Who is fishing in troubled waters in the NDC? (Part I)
Folks, I have been enjoying the exchanges going on between Rawlings (and his supporters) and his opponents in the NDC. Truth be told, such exchanges open wide windows for us to see the future of the NDC without the Rawlingses. Those who think that the NDC will be reduced to nothing without the Rawlingses had better think twice.
Political parties that seek to remain vibrant don’t remain rooted to the kind of personality cult that the Rawlingses have sought to establish. They pursue more self-sustaining objectives than what Rawlings and his wife have inflicted on the NDC. As mortal beings, they will definitely go the way all mortals go. The political party can outlast them if properly nurtured.
That is why I like the challenges being thrown to Jerry Rawlings by vocal elements in the NDC disagreeing with him and challenging him to do better than he has done so far. The party should rank higher than his personal quests. What could be more reasonable than this simple position?
In that sense, let us boldly say here that all the exchanges that have taken on Rawlings meet my expectation. I base my stance on what specifically has come from Dr. Valerie Sawyer and Dr. Obed Asamoah, which I will explore in this opinion piece. The foundational issues is that the NDC claims to be a conglomeration of various political ideologies—whatever that means—with the fundamental objective of placing Ghana and the poor people first. (That’s a cue from the June Four era and the PNDC led by Rawlings). Bringing in politicians from varying ideological traditions for Ghana’s good is laudable.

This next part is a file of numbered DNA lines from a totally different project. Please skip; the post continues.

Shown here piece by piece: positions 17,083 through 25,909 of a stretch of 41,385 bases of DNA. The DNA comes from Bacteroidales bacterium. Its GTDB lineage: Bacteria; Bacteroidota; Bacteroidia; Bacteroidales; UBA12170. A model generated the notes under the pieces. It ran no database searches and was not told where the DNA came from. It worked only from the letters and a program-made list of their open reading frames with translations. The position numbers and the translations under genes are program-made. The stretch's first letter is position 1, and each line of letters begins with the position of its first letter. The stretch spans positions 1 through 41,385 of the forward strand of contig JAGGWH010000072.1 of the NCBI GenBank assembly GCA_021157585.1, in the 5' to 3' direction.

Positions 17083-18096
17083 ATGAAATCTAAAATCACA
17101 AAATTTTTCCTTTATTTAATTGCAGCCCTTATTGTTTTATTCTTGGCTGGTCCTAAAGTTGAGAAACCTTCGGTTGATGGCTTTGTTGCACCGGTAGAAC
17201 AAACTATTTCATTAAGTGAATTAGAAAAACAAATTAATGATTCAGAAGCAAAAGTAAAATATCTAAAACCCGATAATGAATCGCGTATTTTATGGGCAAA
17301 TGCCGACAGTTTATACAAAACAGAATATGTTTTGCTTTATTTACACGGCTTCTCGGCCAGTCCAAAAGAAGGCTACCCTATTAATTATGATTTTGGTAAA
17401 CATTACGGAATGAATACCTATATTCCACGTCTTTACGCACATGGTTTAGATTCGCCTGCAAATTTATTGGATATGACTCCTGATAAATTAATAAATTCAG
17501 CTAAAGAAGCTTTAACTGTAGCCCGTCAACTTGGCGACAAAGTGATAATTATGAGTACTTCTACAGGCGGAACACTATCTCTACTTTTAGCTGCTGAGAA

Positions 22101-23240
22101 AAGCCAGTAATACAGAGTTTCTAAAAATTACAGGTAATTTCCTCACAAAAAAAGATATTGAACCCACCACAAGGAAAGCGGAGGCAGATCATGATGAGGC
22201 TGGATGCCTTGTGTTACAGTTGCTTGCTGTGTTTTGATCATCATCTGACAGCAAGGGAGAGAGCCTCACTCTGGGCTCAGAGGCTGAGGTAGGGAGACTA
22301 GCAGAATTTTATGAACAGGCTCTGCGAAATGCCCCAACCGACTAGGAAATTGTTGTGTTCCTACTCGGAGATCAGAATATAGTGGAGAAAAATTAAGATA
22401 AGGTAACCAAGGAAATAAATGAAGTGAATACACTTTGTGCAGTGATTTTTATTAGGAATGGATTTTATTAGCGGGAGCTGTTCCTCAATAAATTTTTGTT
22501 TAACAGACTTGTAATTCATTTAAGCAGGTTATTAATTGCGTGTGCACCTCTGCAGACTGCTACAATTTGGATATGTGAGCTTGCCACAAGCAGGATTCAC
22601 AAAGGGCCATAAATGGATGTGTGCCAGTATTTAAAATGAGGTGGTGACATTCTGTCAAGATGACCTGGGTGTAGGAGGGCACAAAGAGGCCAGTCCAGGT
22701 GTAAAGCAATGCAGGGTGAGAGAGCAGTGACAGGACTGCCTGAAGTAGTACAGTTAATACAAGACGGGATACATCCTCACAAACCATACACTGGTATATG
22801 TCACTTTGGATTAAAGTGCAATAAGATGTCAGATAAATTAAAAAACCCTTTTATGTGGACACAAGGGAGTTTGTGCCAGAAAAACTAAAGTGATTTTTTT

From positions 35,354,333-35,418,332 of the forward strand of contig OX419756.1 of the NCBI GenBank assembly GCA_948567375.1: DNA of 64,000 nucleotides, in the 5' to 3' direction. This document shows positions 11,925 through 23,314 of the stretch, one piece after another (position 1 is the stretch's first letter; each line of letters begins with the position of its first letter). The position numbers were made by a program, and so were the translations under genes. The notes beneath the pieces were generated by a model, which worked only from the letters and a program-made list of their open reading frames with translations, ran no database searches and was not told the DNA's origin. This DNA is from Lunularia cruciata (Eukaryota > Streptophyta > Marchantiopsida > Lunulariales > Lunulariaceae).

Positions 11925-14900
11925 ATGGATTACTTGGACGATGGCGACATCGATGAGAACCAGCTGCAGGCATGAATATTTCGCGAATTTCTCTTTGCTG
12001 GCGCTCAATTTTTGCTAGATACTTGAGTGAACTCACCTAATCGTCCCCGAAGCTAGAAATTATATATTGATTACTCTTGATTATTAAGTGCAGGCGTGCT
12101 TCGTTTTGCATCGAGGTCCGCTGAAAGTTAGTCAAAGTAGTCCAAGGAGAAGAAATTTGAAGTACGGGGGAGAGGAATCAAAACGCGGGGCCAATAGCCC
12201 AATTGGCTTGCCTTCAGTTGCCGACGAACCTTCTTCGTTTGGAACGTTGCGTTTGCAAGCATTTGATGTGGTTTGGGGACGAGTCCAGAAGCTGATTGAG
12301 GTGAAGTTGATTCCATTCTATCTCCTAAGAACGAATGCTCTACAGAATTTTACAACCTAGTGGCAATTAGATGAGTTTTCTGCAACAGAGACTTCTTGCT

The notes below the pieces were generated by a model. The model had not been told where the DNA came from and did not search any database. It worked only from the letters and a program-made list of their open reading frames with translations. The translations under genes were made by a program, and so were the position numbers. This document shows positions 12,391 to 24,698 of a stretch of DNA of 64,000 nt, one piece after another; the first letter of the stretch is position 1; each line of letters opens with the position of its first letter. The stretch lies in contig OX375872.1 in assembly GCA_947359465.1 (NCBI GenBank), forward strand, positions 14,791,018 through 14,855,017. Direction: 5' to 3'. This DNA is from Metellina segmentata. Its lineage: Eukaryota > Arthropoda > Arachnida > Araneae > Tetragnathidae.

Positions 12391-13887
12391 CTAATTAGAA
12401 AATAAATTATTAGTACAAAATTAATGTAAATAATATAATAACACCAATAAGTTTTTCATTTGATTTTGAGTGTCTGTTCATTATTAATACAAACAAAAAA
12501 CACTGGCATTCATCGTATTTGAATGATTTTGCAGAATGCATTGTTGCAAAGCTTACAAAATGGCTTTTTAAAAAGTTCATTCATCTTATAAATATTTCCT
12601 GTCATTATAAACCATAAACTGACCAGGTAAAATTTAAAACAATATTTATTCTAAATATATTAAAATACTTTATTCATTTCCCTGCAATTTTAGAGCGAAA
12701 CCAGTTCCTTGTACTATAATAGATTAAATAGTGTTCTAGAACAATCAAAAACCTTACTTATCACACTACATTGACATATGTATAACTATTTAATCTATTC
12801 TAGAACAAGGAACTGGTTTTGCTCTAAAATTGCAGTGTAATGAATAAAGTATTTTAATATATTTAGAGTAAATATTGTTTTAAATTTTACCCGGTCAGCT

Thus, Rawlings could pool together politicians from the mainstream Nkrumahist and Danquah-Busia cultures (former President Kufuor and A.A. Munufie and many others together with others from elsewhere) to help him prosecute his agenda when he ruled as military leader and a civilian President before leaving the scene because of constitutional constraints.
Trans-ideological politicians of Dr. Asamoah’s type have a home in the NDC because the NDC has boasted of being a “Congress” of people not tied to any specific die-hard political ideology. That is why it has embraced elements from the main ideological camps in Ghana’s political history, namely, the Nkrumahist, Danquah-Busia, Rawlings or any other.
They have been together since the Rawlings phenomenon dislodged the mainstream Nkrumahist and Danquah-Busia strands that are recognized as the two main political camps in Ghana. Even though disparate political parties have emerged from these two camps, touting whatever might catch voters, they have been bold enough to stick to their root.
Thus, the emergence of the Rawlings phenomenon as a third force in Ghanaian politics changed the paradigm, especially since the NDC has dominated the scene despite losing Elections 2000, 2004, and 2016. It is still a threat to its arch rival, the NPP. The Nkrumahist camp is a mere shadow to be pitied, especially now that its main activists are snuggling to either the NPP or the NDC for sustenance (more materially than politically).
In this sense, then, it is obvious that the NDC is a potent political force to be watched closely despite its own internal problems, which aren’t new in the context of the exchanges going on between Rawlings and his supporters, on the one hand, and his critics, on the other hand. I won’t lose any sleep over such exchanges or have any apprehension that it will lead to an implosion or the fragmentation of the NDC. Only those uninformed haters of the NDC will see happenings as a harbinger of the party’s collapse.